Acta Scientific Orthopaedics (ISSN: 2581-8635)

Research Article Volume 5 Issue 9

Outcome Of Decompression in Lumbar Stenosis Using Spinous Process Splitting Approach

Bharath R*, Shaival C, Sharan P and Purushotam L

Department of Orthopaedics, Mithra Multispeciality Hospital, India

*Corresponding Author: Bharath R, Department of Orthopaedics, Mithra Multispeciality Hospital, India.

Received: August 11, 2022; Published: August 26, 2022


Aim of Study: The functional outcome following decompression surgery using the spinous process splitting approach, to assess the integrity of the paraspinal muscles after surgery and assess the fusion of the split spinous processes after they are sutured together

Material and Methodology

Preoperative plan: History was taken followed by clinical examination. Pre- operative scores were assessed Oswestry Disability Index(ODI), Japanese Orthopaedic Association(JOA) scoring system and Visual Analog Scale(VAS). Tests such as Tread mill test and electromyography studies of the involved segment were done. Radiographs of lumbosacral spine AP/lateral/flexion and extension views and MRI of spine were performed. Blood parameters CPK levels were done. Informed consent taken

Surgical Procedure: With the patient prone, the level of decompression is marked. The spinous process is split longitudinally in the middle and divided at its base from the posterior arch, leaving the bilateral paraspinal muscles attached to the lateral aspects. Ample working space for laminectomy is obtained by retracting the split spinous process laterally together with its attached paraspinal muscles. After successful decompression the two halves of the spinous process is re-sutured using a suture.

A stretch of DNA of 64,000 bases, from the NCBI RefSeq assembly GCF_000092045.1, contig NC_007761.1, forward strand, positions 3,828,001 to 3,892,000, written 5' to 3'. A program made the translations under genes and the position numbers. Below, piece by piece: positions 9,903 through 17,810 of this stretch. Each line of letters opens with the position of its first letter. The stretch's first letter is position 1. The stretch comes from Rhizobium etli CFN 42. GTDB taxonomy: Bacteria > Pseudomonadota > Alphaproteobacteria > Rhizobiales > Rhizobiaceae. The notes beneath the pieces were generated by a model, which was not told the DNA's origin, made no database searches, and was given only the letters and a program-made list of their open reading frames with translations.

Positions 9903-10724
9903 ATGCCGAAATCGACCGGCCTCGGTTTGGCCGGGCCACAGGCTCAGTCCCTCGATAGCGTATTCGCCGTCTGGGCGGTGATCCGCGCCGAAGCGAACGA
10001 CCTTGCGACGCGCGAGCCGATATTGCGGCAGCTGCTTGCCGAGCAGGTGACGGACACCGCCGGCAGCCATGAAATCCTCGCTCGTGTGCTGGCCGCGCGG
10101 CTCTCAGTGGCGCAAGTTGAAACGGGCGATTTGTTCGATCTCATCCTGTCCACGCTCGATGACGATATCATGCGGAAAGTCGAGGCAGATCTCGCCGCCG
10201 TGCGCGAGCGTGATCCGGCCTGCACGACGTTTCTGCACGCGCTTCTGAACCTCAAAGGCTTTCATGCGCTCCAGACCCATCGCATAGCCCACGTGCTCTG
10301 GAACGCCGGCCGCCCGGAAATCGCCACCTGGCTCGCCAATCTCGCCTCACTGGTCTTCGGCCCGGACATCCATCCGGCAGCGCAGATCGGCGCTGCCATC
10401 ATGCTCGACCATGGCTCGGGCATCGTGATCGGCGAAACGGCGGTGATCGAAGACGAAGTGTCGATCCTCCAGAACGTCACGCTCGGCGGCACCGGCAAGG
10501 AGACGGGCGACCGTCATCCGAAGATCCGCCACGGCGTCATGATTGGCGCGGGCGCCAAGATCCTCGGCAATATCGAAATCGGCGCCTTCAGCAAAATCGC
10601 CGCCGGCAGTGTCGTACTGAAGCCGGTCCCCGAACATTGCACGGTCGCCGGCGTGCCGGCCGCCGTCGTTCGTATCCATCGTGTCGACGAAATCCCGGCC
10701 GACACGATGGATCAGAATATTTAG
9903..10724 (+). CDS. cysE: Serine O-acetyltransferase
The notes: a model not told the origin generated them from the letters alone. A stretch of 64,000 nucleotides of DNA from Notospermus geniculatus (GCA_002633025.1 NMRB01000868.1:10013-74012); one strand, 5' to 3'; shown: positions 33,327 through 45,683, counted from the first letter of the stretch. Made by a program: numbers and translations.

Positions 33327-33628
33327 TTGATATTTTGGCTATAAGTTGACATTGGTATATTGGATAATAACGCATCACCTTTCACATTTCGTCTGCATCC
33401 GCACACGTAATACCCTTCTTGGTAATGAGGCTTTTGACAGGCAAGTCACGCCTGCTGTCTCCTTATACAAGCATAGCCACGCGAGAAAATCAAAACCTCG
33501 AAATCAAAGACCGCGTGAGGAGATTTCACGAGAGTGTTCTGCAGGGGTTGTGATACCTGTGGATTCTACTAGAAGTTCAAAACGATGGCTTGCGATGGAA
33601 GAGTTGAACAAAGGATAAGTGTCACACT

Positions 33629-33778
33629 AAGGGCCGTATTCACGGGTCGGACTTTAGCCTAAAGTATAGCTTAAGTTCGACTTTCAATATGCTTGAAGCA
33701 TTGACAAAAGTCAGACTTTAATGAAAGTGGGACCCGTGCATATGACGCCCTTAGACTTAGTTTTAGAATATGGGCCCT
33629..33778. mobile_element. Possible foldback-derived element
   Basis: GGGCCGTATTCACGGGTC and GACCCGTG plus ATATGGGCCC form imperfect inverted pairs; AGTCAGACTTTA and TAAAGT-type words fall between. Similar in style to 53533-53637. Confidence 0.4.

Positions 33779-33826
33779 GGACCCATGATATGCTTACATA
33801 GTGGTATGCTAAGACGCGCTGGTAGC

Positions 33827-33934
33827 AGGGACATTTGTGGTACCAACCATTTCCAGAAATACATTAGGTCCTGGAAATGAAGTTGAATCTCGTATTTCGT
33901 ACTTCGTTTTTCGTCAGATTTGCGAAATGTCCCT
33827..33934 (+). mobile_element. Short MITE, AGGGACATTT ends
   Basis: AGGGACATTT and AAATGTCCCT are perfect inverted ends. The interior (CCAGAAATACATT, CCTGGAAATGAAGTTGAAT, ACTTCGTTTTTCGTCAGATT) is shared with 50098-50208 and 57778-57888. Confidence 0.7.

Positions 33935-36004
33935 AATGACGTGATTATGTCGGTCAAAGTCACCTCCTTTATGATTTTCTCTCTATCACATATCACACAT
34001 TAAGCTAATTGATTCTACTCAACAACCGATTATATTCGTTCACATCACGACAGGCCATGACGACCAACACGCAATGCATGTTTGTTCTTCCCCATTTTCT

Post op protocol: Post operatively patients were evaluated for paraspinal muscle damage using CPK levels - 1hour and 48 hours post surgery. The patients were reviewed 1month, 3months and 6 months after surgery. The functional outcome was evaluated with Oswestry Disability Index, Japanese Orthopaedic Association scoring system, Visual Analogue Scale and a Tread-Mill test.

At 3 months the patients underwent electromyogram of paraspinal muscles. This was followed by a limited section computer tomography scan at 6 months to assess the fusion of the spinous process.

Results: Level of stenosis was most commonly seen at L3-L4 level. CPK levels compared to pre-operative, increased immediately during the post operative phase and started to decline by 48 hours. No change in the paraspinal muscles when compared between pre operative and 3 months post operative muscle status. Tread mill test showed the patient’s duration of walking improved with time after the procedure. The patients walked for a greater duration at their own speed when compared to a fixed speed of 1.2mph after the surgical procedure. The patients assessed for pain showed that VAS increased post operatively but reduced with time. The functional outcome assessed using JOA score and the impairment of disability measured using ODI showed improvement.

Union rates were lesser in the above 50 age group though the functional outcomes were the same in whom spine was united and those with uniting spinous processes.

Conclusions: The lumbar spinal canal splitting approach offers the advantages of a wider surgical working space. The damage to the muscles and ligaments are minimal. Insignificant denervation of muscles was present. Union rates were higher in younger age group. Decompression achieved by this method was good in both unilateral and bilateral stenosis when involving one level.


Keywords: Decompression; Lumbar Stenosis; Spinous


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Citation: Bharath R., et al. “Outcome Of Decompression in Lumbar Stenosis Using Spinous Process Splitting Approach". Acta Scientific Orthopaedics 5.9 (2022): 106-114.


Copyright: © 2022 Bharath R., et al. This is an open-access article distributed under the terms of the Creative Commons Attribution License, which permits unrestricted use, distribution, and reproduction in any medium, provided the original author and source are credited.


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